Homework horrors…?

Is new school year’s return to normality causing increased nightly workloads?

Throughout the various changes resulting from COVID-19, several high schools have adopted a block schedule (four periods a day), leaving the eight periods per day schedule behind. As classes have gone from  45 minutes to 75 minutes to 85 minutes, more material is being covered in each class, and teachers have the ability to assign more work. The question that comes with this new change is if students are now being given an increased homework load.
“The block schedule is nice because we have only three or four subjects a night instead of eight, but teachers also assign way more for us to do at home because they think we will split it into two days instead of one,” said junior Suzanne Klopp. “In reality, most people end up cramming everything the night before.”
Multiple students favor the block schedule because of the flexibility and extended time it offers upon deciding when to complete homework. It takes off the pressure of finishing all assignments in one night and relieves stress from students’ priorities.
However, several teachers, including Spanish teacher Mr. Kurt Paprocki ‘00, prefer meeting with students everyday for class.
“As a Spanish teacher, my preference is to meet with my students daily for more repetition and exposure to the language,” said Mr. Paprocki. “But because of our block schedule, I want to provide this repetition and exposure during our off days. Learning another language can’t be an every-other-day experience.” Paprocki does not assign more homework, but he assigns a comfortable amount so students are refreshed with the material learned in class every other day, and so we progress in the language.
“I think it is the block schedule that makes it seem like there’s a lot more homework this year,” said junior Henry Jochaniewicz. “With Lion Days, though, there really is more homework to do because all the homework from Red Days has to be done in a single night rather than two.”
“I don’t believe that there is really an increase in homework this year, but I do believe that Lion days make it feel like there is,” said senior Joe Bollard in agreement with Jochaniewicz. “Thursday nights feel busier because you only have one night to do homework for Red days, and while you can do homework the night it was assigned to try and keep a schedule, it is sometimes just not feasible.”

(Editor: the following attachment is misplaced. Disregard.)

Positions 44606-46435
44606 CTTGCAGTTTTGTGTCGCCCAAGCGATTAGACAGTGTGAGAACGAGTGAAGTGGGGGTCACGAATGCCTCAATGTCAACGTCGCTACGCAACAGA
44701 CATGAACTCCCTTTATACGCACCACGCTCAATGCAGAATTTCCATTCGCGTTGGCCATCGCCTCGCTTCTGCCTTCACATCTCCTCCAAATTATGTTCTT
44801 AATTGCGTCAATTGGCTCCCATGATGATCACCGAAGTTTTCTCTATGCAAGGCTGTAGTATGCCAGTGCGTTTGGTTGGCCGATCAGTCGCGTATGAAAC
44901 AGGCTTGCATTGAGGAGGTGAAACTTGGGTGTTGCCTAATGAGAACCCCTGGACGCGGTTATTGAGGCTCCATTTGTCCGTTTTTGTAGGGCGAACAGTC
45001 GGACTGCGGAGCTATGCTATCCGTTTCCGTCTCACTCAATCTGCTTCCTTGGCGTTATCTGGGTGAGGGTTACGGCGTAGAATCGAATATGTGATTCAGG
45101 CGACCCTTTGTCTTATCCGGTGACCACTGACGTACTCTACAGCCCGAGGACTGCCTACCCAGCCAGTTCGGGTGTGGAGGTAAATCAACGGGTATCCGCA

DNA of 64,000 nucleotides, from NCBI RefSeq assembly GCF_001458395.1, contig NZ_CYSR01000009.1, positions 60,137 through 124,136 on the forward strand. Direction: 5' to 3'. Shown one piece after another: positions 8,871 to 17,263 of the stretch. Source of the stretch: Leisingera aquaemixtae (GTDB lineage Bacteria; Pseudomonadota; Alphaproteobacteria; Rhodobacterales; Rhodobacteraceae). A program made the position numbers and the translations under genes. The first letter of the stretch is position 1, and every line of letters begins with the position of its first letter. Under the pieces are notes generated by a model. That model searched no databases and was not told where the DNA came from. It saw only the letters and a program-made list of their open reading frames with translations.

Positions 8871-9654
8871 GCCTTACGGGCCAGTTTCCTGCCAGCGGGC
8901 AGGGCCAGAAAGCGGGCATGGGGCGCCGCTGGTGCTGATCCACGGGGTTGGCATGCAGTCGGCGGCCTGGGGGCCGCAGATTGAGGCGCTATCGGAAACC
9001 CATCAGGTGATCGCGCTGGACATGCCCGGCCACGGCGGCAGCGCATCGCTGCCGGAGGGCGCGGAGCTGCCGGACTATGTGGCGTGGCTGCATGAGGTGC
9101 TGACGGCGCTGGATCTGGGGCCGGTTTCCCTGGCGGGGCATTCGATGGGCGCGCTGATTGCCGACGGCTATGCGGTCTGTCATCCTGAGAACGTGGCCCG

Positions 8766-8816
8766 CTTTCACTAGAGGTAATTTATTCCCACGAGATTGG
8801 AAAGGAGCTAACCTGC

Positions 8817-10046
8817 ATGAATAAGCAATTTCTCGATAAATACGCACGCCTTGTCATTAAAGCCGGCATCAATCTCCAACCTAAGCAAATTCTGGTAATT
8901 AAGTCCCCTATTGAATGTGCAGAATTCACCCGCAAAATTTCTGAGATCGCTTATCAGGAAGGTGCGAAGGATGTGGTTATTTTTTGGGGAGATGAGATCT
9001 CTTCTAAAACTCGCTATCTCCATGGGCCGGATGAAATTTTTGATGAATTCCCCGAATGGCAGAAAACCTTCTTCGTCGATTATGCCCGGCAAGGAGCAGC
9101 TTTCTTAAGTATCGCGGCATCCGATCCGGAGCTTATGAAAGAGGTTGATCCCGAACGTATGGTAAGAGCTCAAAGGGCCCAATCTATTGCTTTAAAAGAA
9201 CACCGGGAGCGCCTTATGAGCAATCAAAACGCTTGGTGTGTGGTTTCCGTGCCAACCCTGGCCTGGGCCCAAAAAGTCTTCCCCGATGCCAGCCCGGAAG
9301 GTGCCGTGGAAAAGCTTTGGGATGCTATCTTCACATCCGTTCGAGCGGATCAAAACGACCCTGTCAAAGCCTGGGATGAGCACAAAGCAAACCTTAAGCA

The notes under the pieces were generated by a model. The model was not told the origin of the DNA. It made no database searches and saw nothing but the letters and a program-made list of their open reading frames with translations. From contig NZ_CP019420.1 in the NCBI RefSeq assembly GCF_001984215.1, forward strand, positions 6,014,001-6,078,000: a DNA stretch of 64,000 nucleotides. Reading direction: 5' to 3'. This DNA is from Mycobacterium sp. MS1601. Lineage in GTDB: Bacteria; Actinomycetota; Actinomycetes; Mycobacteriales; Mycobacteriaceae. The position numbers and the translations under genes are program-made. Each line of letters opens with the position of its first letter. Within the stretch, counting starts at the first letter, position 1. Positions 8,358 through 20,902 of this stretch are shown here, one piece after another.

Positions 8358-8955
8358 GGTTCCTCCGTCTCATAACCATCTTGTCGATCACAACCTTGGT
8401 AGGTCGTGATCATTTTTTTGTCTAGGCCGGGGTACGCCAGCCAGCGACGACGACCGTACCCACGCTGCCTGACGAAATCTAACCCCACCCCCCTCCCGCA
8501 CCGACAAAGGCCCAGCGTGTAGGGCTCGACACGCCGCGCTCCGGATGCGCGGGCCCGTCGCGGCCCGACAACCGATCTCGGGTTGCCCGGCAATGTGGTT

Many students would like to return to last year’s block schedule—three Navy days a week and two Red days or vice versa—instead of the Lion schedule, which has an equal number of  Navy and Red days per week. Having to do homework from hour and twenty-five minute classes, sometimes for eight classes on Thursday nights, can be stressful and time consuming for students, affecting their feeling towards Lion days.
Another factor to take into consideration is the extracurricular activities that the majority of students at Viator are involved in.
“Activities, other commitments, and any other event will take away from time to do homework, and this can make it feel like there is more homework, especially when you don’t have the extra day built in to help budget time,”said Bollard.
Believe it or not, even teachers understand the amount that is on students’ plates.
“What holds me back is that I know the students at our school have a lot on their plate—demanding classes, co-curricular activities, family responsibilities, personal ‘me’ time, work, etc,” said Paprocki. “My expectations aren’t that my students need to spend several hours per day on classwork in my Spanish classes. But my expectations are that they spend some time each day being exposed to the language.”
During busy times, it is important for students to stay organized and be responsible for their tasks.
“I’ve had to manage my time a lot better to finish my work and keep track of everything else,” said Jochaniewicz. “I started making a planner and using a calendar just so I can keep track of and finish all of it, something which I didn’t need to do as a freshman nor a sophomore.”
“I’m not concerned that I’m giving too much homework in my classes, but it’s important for students to be able to manage their time,” said Paprocki. “A lot of my students finish classwork for my classes the day they’re assigned, and some wait until the morning it’s due. I think it’s important for our students to develop time-management skills as they continue into college. Our students will experience a similar academic schedule in college.”
”The longer block period allows time for students to begin assignments on most days,” said Theology teacher Mrs. Rosanne Coury. “Comparing homework loads pre-pandemic, in the early-pandemic era, and now are not quite apples-to-apples comparisons.”
Both students and teachers agree that it is a smart idea to become organized now and prioritize your responsibilities because it will aid you today and in the future.